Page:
Building on the outcomes from the first dialogue, the second dialogue of the Women in Energy Transformation series will focus on key themes surrounding gender equity and inclusion emerging at COP26 and take a deeper dive into barriers for women in the energy sector as identified from the Pembina Institute’s recent report. Don’t miss this highly interactive session where we will explore these barriers as peers and begin to discuss ways to overcome them in our collective path towards net-zero greenhouse gas emissions in Canada by 2050.
This session will take place as part of Destination Net Zero: Nature and Bioeconomy Days and feature an opening plenary interview with Canada’s Ambassador for Climate Change, Patricia Fuller, moderated by GLOBE Series’ Managing Director, Elizabeth Shirt.
Opening Plenary Interview:
- Patricia Fuller, Ambassador for Climate Change, Government of Canada
Featured speakers include:
- Bipasha Baruah, Professor & Canada Research Chair in Global Women’s Issues, University of Western Ontario
- Luisa Da Silva, Executive Director, Iron & Earth
- Maryam Monsef, Canada’s Former Minister for Women and Gender Equality and Rural Economic Development
- Anna Stukas, VP Business Development, Carbon Engineering Ltd
- (Moderator) Elizabeth Shirt, Managing Director, GLOBE Series
Additional speakers to be confirmed.
For registeration, please click here.
Ahead of registration, please see below for the Five Barriers in Equality and Inclusion and select two themes you’d like to focus on in the breakout rooms taking place as part of this event.
Five Barriers in Equality and Inclusion
Lack of access to opportunity
There are many ways in which women do not have the same access to information and opportunities as men do in the energy industry. Women and girls are less likely to enroll in science, technology, engineering and math (STEM) education programs than men, often due to discouraging social norms and stereotypes – but STEM education degrees are required for many jobs in energy. As another example, women often do not have access to informal and predominantly male networks (e.g., email chains, clubs, happy hour networking) where opportunities are offered and exchanged.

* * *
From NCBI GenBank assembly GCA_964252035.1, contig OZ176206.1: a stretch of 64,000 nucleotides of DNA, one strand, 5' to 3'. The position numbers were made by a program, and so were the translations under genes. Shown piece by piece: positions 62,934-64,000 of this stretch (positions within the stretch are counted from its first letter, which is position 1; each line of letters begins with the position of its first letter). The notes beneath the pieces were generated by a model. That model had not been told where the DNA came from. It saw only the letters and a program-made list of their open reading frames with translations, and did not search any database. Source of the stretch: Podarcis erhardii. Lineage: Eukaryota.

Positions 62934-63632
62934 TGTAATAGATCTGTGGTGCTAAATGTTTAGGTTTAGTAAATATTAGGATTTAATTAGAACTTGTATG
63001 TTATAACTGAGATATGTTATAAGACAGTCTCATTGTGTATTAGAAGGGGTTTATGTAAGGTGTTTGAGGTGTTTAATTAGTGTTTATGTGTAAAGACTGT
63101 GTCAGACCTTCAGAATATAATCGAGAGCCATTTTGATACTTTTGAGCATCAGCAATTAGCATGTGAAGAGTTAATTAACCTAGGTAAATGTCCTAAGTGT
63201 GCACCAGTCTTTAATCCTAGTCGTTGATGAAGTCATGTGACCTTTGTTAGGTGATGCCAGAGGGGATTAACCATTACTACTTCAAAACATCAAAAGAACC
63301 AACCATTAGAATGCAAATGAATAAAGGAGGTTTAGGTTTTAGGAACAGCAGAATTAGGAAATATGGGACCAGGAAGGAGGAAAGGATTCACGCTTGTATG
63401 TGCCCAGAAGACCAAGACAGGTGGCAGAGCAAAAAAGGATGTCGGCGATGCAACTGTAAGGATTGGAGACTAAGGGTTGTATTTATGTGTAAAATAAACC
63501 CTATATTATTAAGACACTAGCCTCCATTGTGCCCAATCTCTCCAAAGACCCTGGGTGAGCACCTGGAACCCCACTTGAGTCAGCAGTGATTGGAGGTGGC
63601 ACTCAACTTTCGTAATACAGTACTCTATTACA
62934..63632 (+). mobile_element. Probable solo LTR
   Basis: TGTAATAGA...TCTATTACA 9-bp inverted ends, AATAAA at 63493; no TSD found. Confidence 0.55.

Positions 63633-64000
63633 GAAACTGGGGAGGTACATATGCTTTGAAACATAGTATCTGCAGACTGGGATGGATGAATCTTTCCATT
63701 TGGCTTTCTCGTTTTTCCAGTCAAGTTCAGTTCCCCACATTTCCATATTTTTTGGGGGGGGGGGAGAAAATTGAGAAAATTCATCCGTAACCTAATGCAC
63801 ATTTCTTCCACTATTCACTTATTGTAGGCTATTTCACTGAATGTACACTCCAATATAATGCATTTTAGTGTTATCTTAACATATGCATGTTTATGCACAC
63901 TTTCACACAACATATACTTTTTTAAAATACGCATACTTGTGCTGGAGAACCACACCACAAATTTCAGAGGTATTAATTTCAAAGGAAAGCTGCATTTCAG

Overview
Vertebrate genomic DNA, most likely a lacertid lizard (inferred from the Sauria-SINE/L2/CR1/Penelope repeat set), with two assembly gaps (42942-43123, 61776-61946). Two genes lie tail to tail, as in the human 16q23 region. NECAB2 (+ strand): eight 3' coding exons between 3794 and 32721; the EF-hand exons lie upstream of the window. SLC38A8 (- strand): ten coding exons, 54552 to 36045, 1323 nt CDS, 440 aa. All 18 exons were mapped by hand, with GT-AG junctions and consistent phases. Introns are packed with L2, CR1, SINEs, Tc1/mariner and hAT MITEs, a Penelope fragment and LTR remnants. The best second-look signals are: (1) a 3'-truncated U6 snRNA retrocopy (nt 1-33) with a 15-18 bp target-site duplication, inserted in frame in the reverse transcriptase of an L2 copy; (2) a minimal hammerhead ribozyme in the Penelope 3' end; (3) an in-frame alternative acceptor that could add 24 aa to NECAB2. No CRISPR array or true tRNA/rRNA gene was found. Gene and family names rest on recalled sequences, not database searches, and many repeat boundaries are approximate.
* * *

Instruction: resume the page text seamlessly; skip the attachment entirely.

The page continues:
Lack of good jobs
What defines a good job for a man and a woman are different. Due to cultural norms and expectations, women often have domestic and social responsibilities that they balance with work, so many women prefer jobs that have flexible hours and a consistent location (i.e., part-time positions without travel requirements). However, these positions often lack important aspects that characterize a “good” job for anyone: opportunities for advancement, health benefits, and job security (during tight financial times, part-time employees are more likely to be laid off than full-time ones).
Inability to advance
Women struggle to work their way up the career ladder in the energy industry: as seniority level increases, the number of women decreases. Due to domestic and social responsibilities, women often have gaps in employment and occupy part-time positions, and these characteristics are often perceived negatively when individuals are considered for advancement (e.g., women can be perceived as not dedicated to their jobs). Women also have less access to informal networks and mentorship, where opportunities for advancement are often presented.
Resource extraction industries like the oil and gas sector are among the greatest drivers of income inequality between men and women in Canada. The roles that women often occupy, in departments such as human resources, finance, and administration, are paid less than the technical and leadership roles men often occupy. These “feminized” jobs are under-valued, contributing to a big gap in pay between men and women in energy. There is also evidence that women are compensated less even when they occupy similar roles to men in the industry.
The fossil-fuels based energy industry in Canada was built during an era of a masculine, “frontier” culture that still persists today. Women, and especially Indigenous women, are more likely to be harassed and experience violence in the energy industry. There is evidence that these workplace cultures are spilling over not only into the communities around remote worksites, but also into the renewable energy industry as workers (and therefore norms) transition over from the fossil fuels industry.